Steven Caulker was the main defender for Great Britain in their 2012 Olympics campaign. 

The central defender then went on to make his England debut against Sweden in which he scored his debut goal as well. 

The Englishmen is considered as the future of England defence, and was highly regarded by the media and pundits alike - so were Tottenham right to sell him?

Tottenham Hotspur academy product had various loan spells in lower division clubs before getting his decisive break in Swansea City during 2011/12 season. 

Caulker was a vital cog in Swansea's possession based game and those performances got him a place in Andre Villas-Boas squad for 2012/13 season.

Even though established players like Younes Kaboul, William Gallas, Jan Vertonghen and Michael Dawson were available for selection, Caulker got his chances in a Lillywhite shirt many times and he continued to impress at White Hart Lane.

The release of Gallas after the end of his contract might have opened more chances for the youngster in the new season. 

The 190 centimetre tall centre-back was eyeing regular playing time, and many fans were expecting him to make a spot of his own in future. 

Caulker was ready for the present as well as in the future in the eyes of many. 

Spurs think tank of Daniel Levy, Franco Baldini and Villas-Boas had other ideas. 

They have decided to cash in on the youngster by selling him to Premier League new boys Cardiff City. 

The Bluebirds were ready to break their bank for Caulker, and brought him to Wales in a record breaking deal for the club. 

Cardiff City had brought a gem of a defender and he is surely going to be one of their best players in the new campaign. 

The deal was a really good one from Cardiff's perspectives, but what about Spurs? Did Levy and Co. do the right thing by offloading an upcoming youngster with immense potential. 

Were they considered him as a liability based on his Tottenham debut performance back in September 2010, and decided to cash in on his hype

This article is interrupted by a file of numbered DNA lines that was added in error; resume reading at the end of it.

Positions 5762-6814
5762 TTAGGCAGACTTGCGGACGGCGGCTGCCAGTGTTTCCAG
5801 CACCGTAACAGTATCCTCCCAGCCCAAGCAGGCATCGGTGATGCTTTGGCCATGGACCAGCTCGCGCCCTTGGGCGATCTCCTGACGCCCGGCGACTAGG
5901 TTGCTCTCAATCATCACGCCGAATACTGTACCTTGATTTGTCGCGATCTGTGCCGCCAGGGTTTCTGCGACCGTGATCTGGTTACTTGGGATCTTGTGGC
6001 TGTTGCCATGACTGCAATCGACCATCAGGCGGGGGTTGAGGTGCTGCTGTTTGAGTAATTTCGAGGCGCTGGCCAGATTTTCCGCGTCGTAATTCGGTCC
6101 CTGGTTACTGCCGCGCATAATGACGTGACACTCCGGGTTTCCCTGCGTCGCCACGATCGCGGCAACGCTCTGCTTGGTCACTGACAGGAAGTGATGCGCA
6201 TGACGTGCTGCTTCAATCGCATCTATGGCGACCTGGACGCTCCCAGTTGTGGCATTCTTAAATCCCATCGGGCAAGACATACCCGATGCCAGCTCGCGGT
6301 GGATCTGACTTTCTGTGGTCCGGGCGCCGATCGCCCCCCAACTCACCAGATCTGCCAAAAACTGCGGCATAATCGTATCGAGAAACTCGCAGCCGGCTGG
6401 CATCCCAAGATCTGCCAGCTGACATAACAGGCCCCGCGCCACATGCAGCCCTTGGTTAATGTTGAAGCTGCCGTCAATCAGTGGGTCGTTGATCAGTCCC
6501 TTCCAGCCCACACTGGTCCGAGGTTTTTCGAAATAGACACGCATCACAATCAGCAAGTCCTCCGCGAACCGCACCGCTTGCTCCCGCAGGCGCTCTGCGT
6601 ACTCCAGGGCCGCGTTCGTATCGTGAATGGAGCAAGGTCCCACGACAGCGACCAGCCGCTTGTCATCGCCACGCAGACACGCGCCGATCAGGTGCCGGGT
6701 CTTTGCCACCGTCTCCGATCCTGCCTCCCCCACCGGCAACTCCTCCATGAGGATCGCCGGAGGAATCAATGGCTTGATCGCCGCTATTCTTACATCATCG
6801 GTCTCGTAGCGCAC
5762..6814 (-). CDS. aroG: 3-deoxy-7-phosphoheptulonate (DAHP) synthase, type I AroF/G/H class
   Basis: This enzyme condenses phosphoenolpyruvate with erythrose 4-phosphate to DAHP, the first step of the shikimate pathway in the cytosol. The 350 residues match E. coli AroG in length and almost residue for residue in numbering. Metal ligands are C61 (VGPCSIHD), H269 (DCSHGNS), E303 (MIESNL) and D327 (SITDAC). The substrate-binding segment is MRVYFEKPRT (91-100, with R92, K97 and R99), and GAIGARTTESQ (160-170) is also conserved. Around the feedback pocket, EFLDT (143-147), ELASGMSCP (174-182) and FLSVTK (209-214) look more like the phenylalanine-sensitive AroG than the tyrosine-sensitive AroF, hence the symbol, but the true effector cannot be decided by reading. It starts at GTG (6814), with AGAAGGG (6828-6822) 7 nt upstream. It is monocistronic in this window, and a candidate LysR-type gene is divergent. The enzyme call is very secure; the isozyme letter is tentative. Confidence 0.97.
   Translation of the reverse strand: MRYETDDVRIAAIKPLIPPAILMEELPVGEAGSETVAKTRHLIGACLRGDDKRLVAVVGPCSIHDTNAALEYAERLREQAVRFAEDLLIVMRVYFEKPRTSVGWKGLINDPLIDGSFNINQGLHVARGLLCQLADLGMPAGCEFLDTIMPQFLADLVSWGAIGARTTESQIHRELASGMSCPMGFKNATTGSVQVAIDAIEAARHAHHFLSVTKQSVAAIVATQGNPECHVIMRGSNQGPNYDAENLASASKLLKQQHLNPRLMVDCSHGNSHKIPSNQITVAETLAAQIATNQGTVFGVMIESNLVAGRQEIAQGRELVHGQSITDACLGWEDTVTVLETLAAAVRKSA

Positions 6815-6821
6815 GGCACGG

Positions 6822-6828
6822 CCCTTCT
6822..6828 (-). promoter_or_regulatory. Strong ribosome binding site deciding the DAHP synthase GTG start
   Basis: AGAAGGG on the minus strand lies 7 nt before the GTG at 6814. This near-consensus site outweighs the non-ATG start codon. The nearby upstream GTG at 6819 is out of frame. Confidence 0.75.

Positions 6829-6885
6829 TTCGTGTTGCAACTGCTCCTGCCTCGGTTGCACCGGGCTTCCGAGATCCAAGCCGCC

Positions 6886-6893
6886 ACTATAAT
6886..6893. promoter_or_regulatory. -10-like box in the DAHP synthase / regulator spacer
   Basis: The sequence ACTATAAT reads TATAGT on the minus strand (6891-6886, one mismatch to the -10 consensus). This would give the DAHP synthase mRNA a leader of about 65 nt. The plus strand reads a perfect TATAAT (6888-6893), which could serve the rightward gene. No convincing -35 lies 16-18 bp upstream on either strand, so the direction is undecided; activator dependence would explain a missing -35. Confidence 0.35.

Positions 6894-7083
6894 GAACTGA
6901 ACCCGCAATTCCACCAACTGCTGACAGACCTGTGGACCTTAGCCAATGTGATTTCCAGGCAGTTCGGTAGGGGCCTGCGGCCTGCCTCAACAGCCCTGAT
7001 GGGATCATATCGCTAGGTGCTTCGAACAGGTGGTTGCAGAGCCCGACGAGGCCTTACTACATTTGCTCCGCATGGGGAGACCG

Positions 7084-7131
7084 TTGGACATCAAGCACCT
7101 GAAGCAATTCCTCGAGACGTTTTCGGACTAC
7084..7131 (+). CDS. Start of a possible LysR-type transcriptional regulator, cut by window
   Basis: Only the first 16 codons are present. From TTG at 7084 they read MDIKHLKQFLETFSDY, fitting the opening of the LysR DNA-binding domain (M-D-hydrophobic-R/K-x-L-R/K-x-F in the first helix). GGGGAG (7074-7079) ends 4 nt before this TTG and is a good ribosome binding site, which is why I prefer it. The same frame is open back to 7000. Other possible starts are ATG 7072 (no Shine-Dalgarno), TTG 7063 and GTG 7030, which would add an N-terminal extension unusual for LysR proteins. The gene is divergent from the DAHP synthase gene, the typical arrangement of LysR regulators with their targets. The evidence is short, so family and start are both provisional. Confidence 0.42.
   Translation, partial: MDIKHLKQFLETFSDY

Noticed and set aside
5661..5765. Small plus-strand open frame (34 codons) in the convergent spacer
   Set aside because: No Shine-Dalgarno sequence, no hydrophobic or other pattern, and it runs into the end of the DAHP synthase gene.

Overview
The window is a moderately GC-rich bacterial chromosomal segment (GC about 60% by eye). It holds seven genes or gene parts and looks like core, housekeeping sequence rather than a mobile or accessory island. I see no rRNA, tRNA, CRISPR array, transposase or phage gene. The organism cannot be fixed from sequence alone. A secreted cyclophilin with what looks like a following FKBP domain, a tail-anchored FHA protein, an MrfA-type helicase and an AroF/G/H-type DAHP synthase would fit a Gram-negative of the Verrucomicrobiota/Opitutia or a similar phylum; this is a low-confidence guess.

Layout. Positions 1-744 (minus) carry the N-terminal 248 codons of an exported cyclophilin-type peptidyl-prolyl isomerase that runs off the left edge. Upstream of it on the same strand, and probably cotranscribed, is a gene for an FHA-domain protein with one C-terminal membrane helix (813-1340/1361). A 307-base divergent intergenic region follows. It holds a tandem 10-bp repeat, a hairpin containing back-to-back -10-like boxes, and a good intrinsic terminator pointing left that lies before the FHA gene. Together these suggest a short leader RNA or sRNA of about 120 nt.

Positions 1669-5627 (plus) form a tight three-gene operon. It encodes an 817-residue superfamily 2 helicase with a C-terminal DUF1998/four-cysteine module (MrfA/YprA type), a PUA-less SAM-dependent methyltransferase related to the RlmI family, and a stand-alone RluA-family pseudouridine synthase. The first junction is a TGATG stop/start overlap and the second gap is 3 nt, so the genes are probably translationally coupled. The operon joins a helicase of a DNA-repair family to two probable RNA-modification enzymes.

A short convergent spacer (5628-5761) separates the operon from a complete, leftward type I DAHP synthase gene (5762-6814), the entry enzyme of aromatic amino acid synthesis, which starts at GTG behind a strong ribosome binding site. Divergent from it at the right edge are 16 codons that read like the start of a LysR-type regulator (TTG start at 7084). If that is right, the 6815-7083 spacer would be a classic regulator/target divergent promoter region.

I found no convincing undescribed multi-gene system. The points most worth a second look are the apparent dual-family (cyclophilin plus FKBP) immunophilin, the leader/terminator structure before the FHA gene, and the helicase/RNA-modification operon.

Whether the progress he made in last three seasons wasn't enough to convince Tottenham think tank?

At north London, Caulker was fourth in the pecking order behind Vertonghen, Dawson and Kaboul. 

If we take a closer look, the injury prone nature of players, their varying strengths and weaknesses should have opened up more chances for Caulker.

Unlike the other fourth choice defenders in top clubs, Caulker was a much better and a safer choice whom the team management can rely upon. 

The quality of Caulker should have presented AVB a different headache altogether. 

Kaboul is still recovering from injury while Vertonghen is also sidelined after an injury suffered in pre-season, Dawson at the same time is not a player for every occasion. 

That prompts the question, What do Tottenham have in their hands at present?

Makeshift arrangements in centre-backs like Tom Huddlestone, Jake Livermore and youngster Ezekiel Fryers aren't going to take them to the top of Premier League. 

As shown in the friendly against Monaco, there will be too many holes in temporary arrangements!

The search of a replacement for Caulker hasn't yielded a result and Tottenham's options in central defence is looking as thin as it's striker department! 

Will Tottenham regret over their decision to let go of one of their prized assets in Caulker? Do you think Spurs were right to sell the Englishmen?


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Steven Caulker
Tottenham Hotspur
Premier League